Conti: So I would say, really, what we think is happening here is it’s some combination of patients demanding and physicians acquiescing to patient demand for the use of these products even though they’re unproven. The cost is really not what drives physicians or patients to use one product over the other.
Barlow: What about the insurers? Why would they fork over this money for an ineffective treatment?
Conti: Well, indeed, we know that there are many insurers who’ve actually restricted access to ivermectin for COVID use in the past 18 months. And have gently guided physicians and their patients to use more indicated preventives and treatment, including vaccines, but other types of treatments as well.
So I would say the good news of our study is that the spending is significant, but it could be much worse. We could be spending a lot more money on products that don’t work in the middle of the pandemic. And if anything, our study suggests that maybe insurers might want to consider other types of supply-side tools or physician and patient education to really steer people towards using things that are actually proven.
Barlow: There is something that can be done about this. It sounds like education, more education of insurers and patients, is the way to fix this. Am I understanding you correctly?
Conti: What I would say is that insurers are doing their best with very imperfect information. And can they do more? Absolutely, and what our paper really suggests is that insurers might want to consider additional provider education and patient education to support the use of indicated treatments and preventives for COVID-19, as opposed to wasting money on things that don’t work. We don’t want to suggest that doctors are doing something wrong or that insurers are doing something wrong.
There’s just imperfect information, and there’s a lot of misinformation about what is effective both for preventing and treating patients with COVID. And just like patients can be subject to misinformation, so can physicians.
Barlow: Might a doctor listening to this say, ‘Hey, we are permitted in our best professional judgment to write prescriptions for off-label use…Ivermectin is prescribed for other conditions, but if we think it’s appropriate, we are legally allowed.’ They’re not breaking the law, I want to make clear—in other words, by prescribing something for a condition or a sickness for which it is not designed, that this is called off-label use.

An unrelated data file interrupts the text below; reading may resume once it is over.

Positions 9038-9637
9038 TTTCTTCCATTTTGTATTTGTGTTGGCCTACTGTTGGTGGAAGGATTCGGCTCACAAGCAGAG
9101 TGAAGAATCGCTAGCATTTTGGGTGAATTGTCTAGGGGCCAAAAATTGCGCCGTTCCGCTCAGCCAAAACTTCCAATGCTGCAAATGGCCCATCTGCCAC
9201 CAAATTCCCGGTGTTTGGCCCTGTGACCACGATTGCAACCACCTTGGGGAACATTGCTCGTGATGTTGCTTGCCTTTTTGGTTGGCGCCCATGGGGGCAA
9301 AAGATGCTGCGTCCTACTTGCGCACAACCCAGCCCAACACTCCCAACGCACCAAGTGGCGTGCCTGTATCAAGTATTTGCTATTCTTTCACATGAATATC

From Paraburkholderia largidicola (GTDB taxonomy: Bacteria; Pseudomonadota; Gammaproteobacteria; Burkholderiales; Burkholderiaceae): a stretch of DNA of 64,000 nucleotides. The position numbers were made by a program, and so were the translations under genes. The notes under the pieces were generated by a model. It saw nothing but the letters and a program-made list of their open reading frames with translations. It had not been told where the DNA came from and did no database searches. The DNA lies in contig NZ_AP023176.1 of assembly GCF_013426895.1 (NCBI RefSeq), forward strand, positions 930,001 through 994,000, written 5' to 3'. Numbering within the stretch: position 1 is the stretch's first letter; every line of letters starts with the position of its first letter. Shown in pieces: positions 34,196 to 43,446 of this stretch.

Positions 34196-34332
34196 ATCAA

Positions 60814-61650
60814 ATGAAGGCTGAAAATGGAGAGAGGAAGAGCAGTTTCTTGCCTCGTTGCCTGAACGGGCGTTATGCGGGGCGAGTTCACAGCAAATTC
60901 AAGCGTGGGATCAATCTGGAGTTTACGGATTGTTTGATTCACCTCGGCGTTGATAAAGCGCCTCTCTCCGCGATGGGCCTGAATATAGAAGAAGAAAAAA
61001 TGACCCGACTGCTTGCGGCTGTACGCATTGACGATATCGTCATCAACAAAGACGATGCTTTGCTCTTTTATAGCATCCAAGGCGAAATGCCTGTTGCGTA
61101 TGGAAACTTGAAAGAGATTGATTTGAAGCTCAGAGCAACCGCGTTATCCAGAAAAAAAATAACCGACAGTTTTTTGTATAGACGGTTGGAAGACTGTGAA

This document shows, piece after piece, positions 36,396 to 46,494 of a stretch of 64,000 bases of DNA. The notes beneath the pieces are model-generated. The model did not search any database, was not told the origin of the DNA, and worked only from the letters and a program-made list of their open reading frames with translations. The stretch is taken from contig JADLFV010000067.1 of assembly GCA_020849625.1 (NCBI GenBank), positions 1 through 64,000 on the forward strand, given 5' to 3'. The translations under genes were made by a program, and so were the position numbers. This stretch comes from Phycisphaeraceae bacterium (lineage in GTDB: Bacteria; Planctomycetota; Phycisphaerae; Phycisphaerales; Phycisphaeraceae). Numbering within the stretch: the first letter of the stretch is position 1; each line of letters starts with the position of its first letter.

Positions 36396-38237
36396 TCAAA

Conti: Right, so I’ve written extensively about off-label use in many different settings. The drug is FDA-approved for other indications for which it has been established to be both safe and effective. Ivermectin is not FDA-approved or proven to be safe and effective for the treatment of COVID-19. The physicians can prescribe drugs for off-label uses. Usually, in this setting, insurers or pharmacies might restrain access to products for which there is no supporting evidence, even if a physician and a patient choose to go ahead and prescribe, dispense, and consume a product.
Barlow: Thank you for agreeing to do this. It was a really interesting study, which is why the editor asked that it be made the topic of our podcast.
Conti: Thank you so much.
Ferrante: Thanks to Rena Conti for joining us on this episode of Question of the Week.
This episode was edited by BU Today executive editor Doug Most, engineered by Andy Hallock, and produced by me, Dana Ferrante.
Thanks for listening and see you in two weeks.